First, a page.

I’ve used Overcast on iPhone since 2017. It has an intuitive design and automatically edits out long pauses and makes it easy to speed up the playback without causing hosts to sound like they’re on helium. Depending on the podcast and content, I usually listen at 2.0x speed.
🙉 My favourite podcasts
💹 Economics and Finance
- All-In with Chamath, Jason, Sacks & Friedberg
- Capital Allocators by Ted Seides
- Conversations with Tyler
- Modern Finance by Kevin Rose
- The Meb Faber Show
- The Pomp Podcast
- Twenty Minute VC by Harry Stebbings
- Danny In The Valley
- Distributed by Matt Mullenweg
- Evolving For The Next Billion by GGV Capital
- Exponent by Ben Thompson
- Exponential View by Azeem Azhar
- The Prof G Show by Scott Galloway
- This Week in Startups by Jason Calacanis
🤔 General Thinking
- Lex Fridman Podcast
- The Knowledge Project by Shane Parrish
- The Kevin Rose Show
- The Portal by Eric Weinstein
- The Tim Ferris Show
I’d love to hear from you
Do you get fatigued from information overload? How do you balance that with your podcast intake? What’re you favourite pods and what’re you listening to now. You can reach me on Twitter or email: firstname.lastname@example.org.
Nomad News This Week
🔮 The next frontier after remote work is async. Peter Levels, the founder of Nomad List, explains why he thinks asynchronous work is at the same place as remote work was just a few years ago. (1,000 words).
🇩🇲 Dominica has launched a new Work-in-Nature digital nomad visa. The Caribbean country is offering a visa called Work in Nature (or WIN) that lets you stay in the country for up to 18 months. The visa is applicable not just for individuals, but families as well. (350 words).
💸 PayPal launches a crypto checkout service. PayPal has started allowing U.S. consumers to use their cryptocurrency holdings to pay at millions of its online merchants globally, a move that could significantly boost the use of digital assets in everyday commerce. (400 words).
🍂 Amazon expects some employees to return to the office this summer, but most will return in the fall. The plans signal that Amazon is betting on a return to office-based work, unlike some of its tech peers which have told employees they can adopt a fully remote or hybrid work schedule. (400 words).
📹 LinkedIn adds Creator mode, video profiles, and in partnership with Microsoft, new career training tools. LinkedIn unveiled a series of new features that it will be rolling out over the coming months to play into that strategy, and also, it hopes, increase engagement on the platform. (1,300 words).
What I’ve Been Reading
✍️Deep History Of Work. Why do we work so much? Blame farming. Our hunter-gatherer forebears toiled little and lived well for 300,000 years until agriculture was invented, and with it came labour, wages, profits, debts. The work-ethic of capitalism seems to have captured our souls, though it is scarcely needed in our current era of "unprecedented abundance". (1,100 words).
🏭 NFTs and Crypto Art: The Sky is not Falling. There are a lot of questions about the environmental effects of non-fungible tokens (NFTs) which are booming in the cross-over world of experimental art and cryptocurrencies. While they do use ample computing power and resources, NFTs might not carry nearly the same environmental impact as traditional forms of art, which also impose carbon costs. (3,500 words).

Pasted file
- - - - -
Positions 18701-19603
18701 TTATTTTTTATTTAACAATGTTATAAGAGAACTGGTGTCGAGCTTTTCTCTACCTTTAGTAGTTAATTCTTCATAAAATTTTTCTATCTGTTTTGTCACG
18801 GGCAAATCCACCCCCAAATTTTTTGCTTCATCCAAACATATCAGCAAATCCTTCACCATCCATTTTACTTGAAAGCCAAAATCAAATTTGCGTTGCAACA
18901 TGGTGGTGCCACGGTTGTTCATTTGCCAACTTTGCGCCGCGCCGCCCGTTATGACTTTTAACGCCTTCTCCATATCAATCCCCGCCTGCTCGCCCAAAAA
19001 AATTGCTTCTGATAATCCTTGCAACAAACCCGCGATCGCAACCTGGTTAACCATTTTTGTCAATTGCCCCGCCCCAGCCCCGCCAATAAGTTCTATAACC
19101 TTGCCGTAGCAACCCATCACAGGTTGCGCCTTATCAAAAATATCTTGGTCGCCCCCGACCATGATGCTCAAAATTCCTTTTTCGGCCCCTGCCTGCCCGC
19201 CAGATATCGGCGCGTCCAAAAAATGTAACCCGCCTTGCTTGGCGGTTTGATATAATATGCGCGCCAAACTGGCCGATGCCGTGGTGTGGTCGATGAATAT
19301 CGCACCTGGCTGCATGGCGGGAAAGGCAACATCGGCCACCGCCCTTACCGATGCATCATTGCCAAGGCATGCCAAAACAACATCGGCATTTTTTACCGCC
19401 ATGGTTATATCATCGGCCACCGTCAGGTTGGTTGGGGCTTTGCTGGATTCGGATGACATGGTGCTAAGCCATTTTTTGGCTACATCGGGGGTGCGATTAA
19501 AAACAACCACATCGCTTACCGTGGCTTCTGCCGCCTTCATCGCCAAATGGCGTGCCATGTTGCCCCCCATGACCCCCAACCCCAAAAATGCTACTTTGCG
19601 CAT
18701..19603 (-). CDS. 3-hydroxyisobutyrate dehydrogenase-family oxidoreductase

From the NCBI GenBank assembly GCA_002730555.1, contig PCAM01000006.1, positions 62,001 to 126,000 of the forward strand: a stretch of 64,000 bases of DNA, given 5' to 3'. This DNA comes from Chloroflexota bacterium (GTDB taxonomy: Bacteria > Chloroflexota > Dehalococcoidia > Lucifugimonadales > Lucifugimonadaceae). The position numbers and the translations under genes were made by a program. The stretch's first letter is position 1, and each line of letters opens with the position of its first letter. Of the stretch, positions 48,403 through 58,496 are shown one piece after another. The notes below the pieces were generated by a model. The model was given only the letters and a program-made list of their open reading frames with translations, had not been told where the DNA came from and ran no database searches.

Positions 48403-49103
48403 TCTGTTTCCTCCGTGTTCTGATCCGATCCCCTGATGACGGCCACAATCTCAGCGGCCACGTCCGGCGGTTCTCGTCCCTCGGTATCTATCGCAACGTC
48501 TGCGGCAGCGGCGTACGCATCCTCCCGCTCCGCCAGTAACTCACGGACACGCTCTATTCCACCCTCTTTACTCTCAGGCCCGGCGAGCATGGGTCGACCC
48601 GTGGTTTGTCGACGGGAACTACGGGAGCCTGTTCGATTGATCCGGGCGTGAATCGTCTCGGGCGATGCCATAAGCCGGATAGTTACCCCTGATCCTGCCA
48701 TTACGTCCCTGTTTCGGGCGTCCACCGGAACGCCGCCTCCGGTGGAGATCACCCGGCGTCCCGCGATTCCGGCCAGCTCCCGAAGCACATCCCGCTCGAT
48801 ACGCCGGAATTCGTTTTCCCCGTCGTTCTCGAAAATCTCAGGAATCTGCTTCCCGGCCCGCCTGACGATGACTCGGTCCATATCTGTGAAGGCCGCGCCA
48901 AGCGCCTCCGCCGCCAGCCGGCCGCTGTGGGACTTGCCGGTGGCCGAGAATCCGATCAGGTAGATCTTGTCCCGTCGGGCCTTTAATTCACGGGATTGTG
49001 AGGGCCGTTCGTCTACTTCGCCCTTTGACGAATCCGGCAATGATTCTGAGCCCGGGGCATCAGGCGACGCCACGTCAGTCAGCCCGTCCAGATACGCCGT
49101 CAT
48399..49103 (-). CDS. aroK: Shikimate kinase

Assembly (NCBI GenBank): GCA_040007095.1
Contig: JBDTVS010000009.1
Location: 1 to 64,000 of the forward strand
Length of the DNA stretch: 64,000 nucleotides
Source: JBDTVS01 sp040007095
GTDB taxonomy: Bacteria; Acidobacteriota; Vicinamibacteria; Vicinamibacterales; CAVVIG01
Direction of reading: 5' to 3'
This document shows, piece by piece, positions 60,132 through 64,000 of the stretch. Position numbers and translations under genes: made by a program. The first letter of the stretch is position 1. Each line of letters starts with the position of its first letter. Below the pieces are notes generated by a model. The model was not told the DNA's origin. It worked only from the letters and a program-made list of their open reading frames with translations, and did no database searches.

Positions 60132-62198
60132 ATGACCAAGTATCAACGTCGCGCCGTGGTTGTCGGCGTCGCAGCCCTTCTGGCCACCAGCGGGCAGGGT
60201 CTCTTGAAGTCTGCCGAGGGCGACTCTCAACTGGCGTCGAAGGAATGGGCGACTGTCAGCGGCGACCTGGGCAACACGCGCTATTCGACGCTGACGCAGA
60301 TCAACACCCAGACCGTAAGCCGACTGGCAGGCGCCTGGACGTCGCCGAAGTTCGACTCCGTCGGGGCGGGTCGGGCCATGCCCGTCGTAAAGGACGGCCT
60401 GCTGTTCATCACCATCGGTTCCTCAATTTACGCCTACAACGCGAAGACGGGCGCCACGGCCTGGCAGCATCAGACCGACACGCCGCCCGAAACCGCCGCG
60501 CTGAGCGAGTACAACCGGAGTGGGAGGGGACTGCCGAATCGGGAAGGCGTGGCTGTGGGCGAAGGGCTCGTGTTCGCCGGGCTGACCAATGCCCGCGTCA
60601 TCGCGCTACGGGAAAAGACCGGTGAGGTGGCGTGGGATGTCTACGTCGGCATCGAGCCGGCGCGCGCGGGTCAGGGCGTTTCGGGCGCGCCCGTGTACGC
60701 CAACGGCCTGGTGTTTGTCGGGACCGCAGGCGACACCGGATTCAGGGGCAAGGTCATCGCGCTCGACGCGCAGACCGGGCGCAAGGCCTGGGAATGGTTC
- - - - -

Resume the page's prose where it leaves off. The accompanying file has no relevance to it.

🌎 Innovation is a Geographically Localized and Temporary Phenomenon. China may now be the most innovative place on earth, but India may soon replace it as the world’s innovation leader. (1,800 words).
🤔 Do Not End the Week with Nothing. Entrepreneur Patrick McKenzie offers practical advice on how to build personal capital (e.g., skill-based “human capital,” social capital, and reputational capital) whether you’re your own boss or a salaried employee working for someone else. (4,000 words).
What I’ve Been Listening To
💰 Scott Galloway interviews Raoul Pal, Global Macro Investor and CEO of Real Vision Group. In this episode, they discuss Cryptos, NFTs, and Blockchain. Coming from a traditional and institutional setting, Raoul offers a forward-thinking and unique perspective. (00:52:59).
📀 Trapital interviews Mick Batyske on how his DJ career led to brand deals, angel investing, and startup advising. As the founder of a music production company, it’s awesome to hear personal stories of the synergies between music and business. (00:46:13).
🧠 Matt Mullenweg interviews Stephen Wolfram, CEO of Wolfram Research, on working remotely for 28 years. In this episode, Stephen shares his perspective on the value of geo-distribution, and the processes his partially distributed company uses to make world-changing software. (00:46:22)
🤑 Kevin Rose interviews Chris Hutchins, the Head of Autonomous Financial Planning at Wealthfront. They discuss credit cards that give Bitcoin instead of cashback, how you can earn interest on your existing crypto, stock evaluation tactics and their 5x picks, hacking discount codes, and more. (01:05:53).
The Tools I’ve Discovered
🎼 Every Noise at Once is a free website that provides an algorithmically generated map of over 5000 musical genres. You click on an individual genre to listen to an audio sample. This is a fantastic resource and a wonderful rabbit hole to explore if you love music.
💹 Ember Fund is a mobile App to easily buy into managed cryptocurrency portfolios. Because it’s a non-custodial DeFi platform, you don’t need to give them access to your private keys, no personal information (aside from email) is stored, and you have access to an open, permissionless, censorship-resistant & decentralized investing experience.
🐦 Excerpts From The Twitterverse
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I want to be able to deliver the best content I can to all of you. To that end, I’d love to hear your thoughts on what’s working, what isn’t, and what you’d like more of. You can reach me on Twitter or email: email@example.com.